County, Hubs agree to wastewater deal

Published 8:19 am Wednesday, June 30, 2010

SEDLEY—Southampton County and Hubbard Peanut Co. Inc. will enter into a 20-year utility services agreement for the county to handle the company’s wastewater.

Hubs, which is based in Sedley, currently generates about 200,000 gallons of wastewater a year while processing peanuts. The company is now using a private contractor to pump and haul its wastewater to facilities in the Hampton Roads Sanitation District.

“It is a win-win situation for us in terms of what our current costs are to haul wastewater to HRSD,” company President Lynne Rabil said Tuesday. “This will save us money and will be helpful in more ways than just the insurance of having someone handle our wastewater.”

The Southampton County Board of Supervisors unanimously approved the agreement with Hubs at the end of its meeting Monday. The agreement is to take effect in July.

Under the terms of the contract, Hubs will pay to install and maintain pretreatment equipment at the Sedley plant for its wastewater before it is pumped and hauled — at the company’s expense — to the county’s newly expanded Courtland Wastewater Treatment System.

Rabil estimates the equipment, which will perform a process called electrocoagulation, will cost between $50,000 and $70,000.

Meanwhile, the county will pay to have a 10,000-gallon tank built at the wastewater plant in order to accommodate the delivery of wastewater from Hubs.

Southampton County Administrator Mike Johnson said it would cost $254,223 to build the tank at the wastewater plant, which is located on Old Bridge Road just south of Courtland and is in the final stages of construction and testing. But contract changes with the facility’s builders will lower the net cost to $160,133.88.

“We’ll be taking some credits for things like select fill as we close the project out,” Johnson said Tuesday. He added that the county would pay for the tank with money from the enterprise fund.

The expanded $26.6 million wastewater treatment system could be online as early as July 14.

Julien Johnson, the county’s director of public utilities, said construction of the storage tank would begin immediately. He said the tank would be built in-ground, would be 14 feet deep and have an open grate top, and would be constructed near the head works of the wastewater treatment system.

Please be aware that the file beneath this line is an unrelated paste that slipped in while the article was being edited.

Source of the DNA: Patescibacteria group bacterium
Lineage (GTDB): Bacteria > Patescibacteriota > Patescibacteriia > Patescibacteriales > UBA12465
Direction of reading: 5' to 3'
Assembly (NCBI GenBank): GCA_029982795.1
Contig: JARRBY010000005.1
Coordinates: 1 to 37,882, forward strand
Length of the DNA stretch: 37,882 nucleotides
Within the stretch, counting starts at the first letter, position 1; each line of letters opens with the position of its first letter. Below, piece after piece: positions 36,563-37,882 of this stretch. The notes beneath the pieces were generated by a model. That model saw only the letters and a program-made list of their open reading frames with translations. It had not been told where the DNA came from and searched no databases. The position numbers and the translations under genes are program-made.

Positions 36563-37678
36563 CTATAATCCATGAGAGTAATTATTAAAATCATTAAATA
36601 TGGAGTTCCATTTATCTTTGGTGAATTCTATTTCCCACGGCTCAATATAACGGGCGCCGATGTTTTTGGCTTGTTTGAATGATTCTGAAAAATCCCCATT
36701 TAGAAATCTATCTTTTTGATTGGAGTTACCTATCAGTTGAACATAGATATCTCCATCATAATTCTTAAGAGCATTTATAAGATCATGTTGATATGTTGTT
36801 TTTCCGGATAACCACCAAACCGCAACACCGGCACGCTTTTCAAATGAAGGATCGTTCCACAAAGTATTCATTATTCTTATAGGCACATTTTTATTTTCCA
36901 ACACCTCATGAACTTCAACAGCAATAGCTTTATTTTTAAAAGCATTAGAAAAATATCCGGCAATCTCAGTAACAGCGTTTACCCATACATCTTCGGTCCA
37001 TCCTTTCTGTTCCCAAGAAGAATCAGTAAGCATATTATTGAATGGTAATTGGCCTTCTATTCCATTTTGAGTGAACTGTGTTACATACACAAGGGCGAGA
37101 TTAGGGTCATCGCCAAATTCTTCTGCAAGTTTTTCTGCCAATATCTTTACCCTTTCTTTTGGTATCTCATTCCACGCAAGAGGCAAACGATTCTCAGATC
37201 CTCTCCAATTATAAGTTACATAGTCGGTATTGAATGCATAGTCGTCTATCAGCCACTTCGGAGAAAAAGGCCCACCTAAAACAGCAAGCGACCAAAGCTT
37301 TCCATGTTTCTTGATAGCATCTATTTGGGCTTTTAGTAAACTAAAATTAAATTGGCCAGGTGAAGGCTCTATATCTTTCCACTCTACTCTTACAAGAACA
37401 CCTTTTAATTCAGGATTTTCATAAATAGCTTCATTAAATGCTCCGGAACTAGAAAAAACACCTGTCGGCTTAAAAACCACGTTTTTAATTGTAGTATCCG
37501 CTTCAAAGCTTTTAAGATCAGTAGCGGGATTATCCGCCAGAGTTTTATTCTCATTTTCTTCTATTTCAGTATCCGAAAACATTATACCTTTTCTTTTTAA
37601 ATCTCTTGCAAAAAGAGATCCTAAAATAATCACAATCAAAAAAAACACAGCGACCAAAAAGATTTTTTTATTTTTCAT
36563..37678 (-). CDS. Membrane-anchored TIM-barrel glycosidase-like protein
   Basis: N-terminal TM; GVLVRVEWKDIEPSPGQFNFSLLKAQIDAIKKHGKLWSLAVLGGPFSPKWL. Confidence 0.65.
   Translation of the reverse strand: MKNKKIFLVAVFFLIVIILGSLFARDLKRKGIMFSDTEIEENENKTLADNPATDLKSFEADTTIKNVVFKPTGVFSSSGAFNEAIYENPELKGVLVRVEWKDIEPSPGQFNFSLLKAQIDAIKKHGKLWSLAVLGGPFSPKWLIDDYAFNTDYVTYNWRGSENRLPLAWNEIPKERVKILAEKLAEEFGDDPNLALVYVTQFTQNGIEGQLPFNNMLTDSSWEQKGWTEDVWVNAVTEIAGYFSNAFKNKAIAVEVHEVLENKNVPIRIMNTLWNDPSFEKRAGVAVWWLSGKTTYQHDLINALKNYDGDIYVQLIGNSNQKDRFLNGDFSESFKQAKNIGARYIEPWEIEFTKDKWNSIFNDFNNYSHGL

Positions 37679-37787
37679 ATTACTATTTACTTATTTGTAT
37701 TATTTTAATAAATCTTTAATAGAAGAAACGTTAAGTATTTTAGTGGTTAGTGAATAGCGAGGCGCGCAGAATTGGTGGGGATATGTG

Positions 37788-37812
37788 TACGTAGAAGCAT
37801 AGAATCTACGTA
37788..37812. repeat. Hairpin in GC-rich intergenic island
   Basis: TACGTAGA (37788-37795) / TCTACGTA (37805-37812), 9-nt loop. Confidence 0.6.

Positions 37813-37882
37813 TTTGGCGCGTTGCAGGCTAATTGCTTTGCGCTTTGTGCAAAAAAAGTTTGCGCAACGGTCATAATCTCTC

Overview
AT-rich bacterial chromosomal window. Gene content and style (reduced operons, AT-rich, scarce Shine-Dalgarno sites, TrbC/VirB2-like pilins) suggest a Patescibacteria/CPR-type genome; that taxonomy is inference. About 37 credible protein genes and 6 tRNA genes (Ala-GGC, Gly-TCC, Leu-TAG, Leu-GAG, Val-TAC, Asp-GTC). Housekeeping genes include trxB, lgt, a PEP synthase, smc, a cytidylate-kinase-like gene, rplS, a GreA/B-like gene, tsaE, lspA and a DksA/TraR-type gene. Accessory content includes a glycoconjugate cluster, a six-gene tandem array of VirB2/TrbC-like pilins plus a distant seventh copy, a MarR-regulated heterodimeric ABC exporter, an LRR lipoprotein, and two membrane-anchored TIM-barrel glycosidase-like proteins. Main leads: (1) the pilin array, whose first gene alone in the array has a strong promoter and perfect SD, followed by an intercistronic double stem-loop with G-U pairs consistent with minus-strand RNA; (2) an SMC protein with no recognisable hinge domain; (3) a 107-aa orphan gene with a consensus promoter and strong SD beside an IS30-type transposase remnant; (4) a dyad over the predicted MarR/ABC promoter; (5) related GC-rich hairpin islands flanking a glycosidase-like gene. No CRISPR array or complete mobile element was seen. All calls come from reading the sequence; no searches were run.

He added that the tank setup would allow Hubs’ wastewater to trickle into the system and not potentially overwhelm bacteria used to treat incoming waste.

“By putting it into the system a little bit at a time, it doesn’t upset the process,” Julien Johnson said Tuesday.

According to the agreement, Hubs will pay $61.25 for every 1,000 gallons of wastewater the company sends to the county, at a maximum of 10,000 gallons per week. The wastewater must also conform to several environmental limits.

Rabil said there were no environmental issues with Hubs’ wastewater.

“It has nothing to do with what is in the wastewater,” Rabil said. “The whole issue is the fact that we do not have access to the sewer system. If we were located in Courtland or Boykins, where there is a sewer system, our wastewater could go directly in at the same price and cost as everybody else. But because ours is going directly in as opposed to being diluted, there was some concern that it would ‘shock’ the system.”

Rabil and Mike Johnson said Hubs and the county had been in discussion about entering into an agreement for about a year, shortly after the company had to change private haulers. Hubs’ previous hauler had decided against continuing to take commercial wastewater for disposal at their permitted lagoon.

“It forced us to go and find another hauler who was already hauling for other companies to HRSD,” Rabil said. “The problem is HRSD is under different guidelines, and there is always a concern that a private hauler might not carry for us to HRSD.

“This agreement is buying us insurance that we will have somewhere to take our wastewater, and that we can maintain a viable operation in Sedley.”

Asked if the company had ever considered moving from Sedley, Rabil said yes.

“We have been in business in this community for over 55 years,” she said. “We’ve never had access to utilities. As we’ve grown, we’ve discussed moving, but it just never made economic sense.”

Most of Hubs’ disposal fees, $42.50, will go toward operations and maintenance costs, but the remaining $18.75 will be applied toward $75,000 in capital improvements made by the county on behalf of Hubs, amortized at zero percent interest over the life of the 20-year agreement.

The agreement also says that if Southampton enters into a similar agreement with another company to use the tank, Hubs’ rates would be adjusted downward accordingly.

Additional stipulations call for Hubs to pay the unpaid balance of the capital improvements if the company decides to renege on the deal, but the entire arrangement will be null and void if Sedley receives public sewer service and Hubs taps into it.